* Trump threatens government shutdown
* Fitch warns of U.S. rating dangers
* Draghi to avoid policy discussion at Jackson Hole
* Euro zone periphery govt bond yields http://tmsnrt.rs/2ii2Bqr
LONDON, Aug 24 (Reuters) - Europe's benchmark German government bond yield was pinned near an eight-week low on Thursday as President Donald Trump's threat to shut down the U.S. government and an upcoming meeting of global central bankers kept investors cautious.
Trump said Tuesday he would be willing to risk a shutdown to secure funding for a wall along the U.S.-Mexico border. Congress will have about 12 working days when it returns on Sept. 5 from its summer break to approve spending measures to keep the government open, while also facing a looming deadline to raise the cap on the amount the government may borrow.
Fitch Ratings said on Wednesday that a failure to raise the federal debt ceiling in a timely manner would prompt it to review the United States' AAA sovereign rating "with potentially negative implications."
Against that backdrop of economic uncertainty, central bankers including Fed chair Janet Yellen and ECB President Mario Draghi are scheduled to speak at an event in Jackson Hole, Wyoming which starts on Thursday.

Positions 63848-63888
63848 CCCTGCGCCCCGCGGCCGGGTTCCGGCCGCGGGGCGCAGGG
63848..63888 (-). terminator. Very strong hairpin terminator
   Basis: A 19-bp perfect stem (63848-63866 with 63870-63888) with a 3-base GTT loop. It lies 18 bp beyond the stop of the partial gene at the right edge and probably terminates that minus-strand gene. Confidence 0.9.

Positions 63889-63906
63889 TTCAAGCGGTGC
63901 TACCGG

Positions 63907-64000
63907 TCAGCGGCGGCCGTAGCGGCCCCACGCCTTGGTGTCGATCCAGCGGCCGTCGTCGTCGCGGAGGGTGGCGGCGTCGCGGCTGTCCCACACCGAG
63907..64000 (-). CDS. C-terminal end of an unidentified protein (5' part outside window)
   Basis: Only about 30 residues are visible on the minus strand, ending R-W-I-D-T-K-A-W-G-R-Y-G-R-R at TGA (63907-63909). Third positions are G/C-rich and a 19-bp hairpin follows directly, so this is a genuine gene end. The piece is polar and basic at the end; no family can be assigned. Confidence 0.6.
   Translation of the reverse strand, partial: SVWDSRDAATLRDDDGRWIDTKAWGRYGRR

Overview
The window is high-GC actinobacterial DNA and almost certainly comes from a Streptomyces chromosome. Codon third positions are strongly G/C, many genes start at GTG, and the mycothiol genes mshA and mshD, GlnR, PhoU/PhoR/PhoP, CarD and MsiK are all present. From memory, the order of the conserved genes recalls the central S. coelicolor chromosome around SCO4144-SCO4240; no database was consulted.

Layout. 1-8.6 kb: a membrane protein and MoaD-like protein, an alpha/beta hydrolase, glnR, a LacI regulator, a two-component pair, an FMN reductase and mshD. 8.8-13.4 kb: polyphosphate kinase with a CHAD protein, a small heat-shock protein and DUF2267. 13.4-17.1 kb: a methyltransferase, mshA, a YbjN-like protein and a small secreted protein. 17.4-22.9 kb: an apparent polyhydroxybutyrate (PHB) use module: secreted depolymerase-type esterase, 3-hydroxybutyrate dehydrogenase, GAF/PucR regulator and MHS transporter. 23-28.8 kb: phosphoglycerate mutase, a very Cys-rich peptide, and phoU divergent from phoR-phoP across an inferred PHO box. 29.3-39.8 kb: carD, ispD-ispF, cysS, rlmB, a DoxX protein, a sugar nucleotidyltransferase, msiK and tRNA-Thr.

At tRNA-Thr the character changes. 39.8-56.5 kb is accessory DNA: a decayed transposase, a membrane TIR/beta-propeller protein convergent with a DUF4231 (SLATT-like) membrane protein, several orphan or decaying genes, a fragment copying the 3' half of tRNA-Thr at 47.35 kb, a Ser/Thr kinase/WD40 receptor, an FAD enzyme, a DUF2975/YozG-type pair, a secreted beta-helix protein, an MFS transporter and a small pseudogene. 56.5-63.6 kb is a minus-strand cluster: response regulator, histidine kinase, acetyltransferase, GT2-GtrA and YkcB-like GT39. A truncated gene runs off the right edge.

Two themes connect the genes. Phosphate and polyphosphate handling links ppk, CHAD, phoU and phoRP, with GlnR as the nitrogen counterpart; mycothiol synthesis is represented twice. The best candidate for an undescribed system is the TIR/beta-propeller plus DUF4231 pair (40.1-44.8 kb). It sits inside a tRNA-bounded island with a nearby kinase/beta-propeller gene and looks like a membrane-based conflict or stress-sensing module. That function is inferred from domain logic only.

Sources told Reuters last week that Draghi will not deliver any new messages in his remarks on Friday, and is keen to hold off any policy discussion until the autumn.
"A key driver of the last leg of the rally has been a revision of the market's hawkish ECB view and we expect this rally to continue for much of the period between now and the September meeting as investors re-balance their portfolio," Mizuho's head of euro rates strategy Peter Chatwell said.
German 10-year bond yields were flat on Thursday at 0.38 percent, just above an eight-week low of 0.37 percent struck late Wednesday. Other euro zone yields were broadly unchanged, steadying after Wednesday's sharp fall.
U.S. yields were just 2 basis points above the 2.16 percent level struck last week, which was the lowest since June 27. Draghi on Wednesday cautioned against hasty policy responses, saying that while unconventional monetary policy was a success, gaps in understanding the relatively new tools remained.
Bundesbank President Jens Weidmann, who is considered more hawkish, called on Wednesday for a quick end to asset buys next year as the outlook did not warrant the extension of the ECB's 2.3 trillion euro scheme.
For Reuters Live Markets blog on European and UK stock markets see reuters://realtime/verb=Open/url=http://emea1.apps.cp.extranet.thomsonreuters.bi z / c m s / ? p a g e I d l i v e m a r k e t s
(Editing by Mark Trevelyan)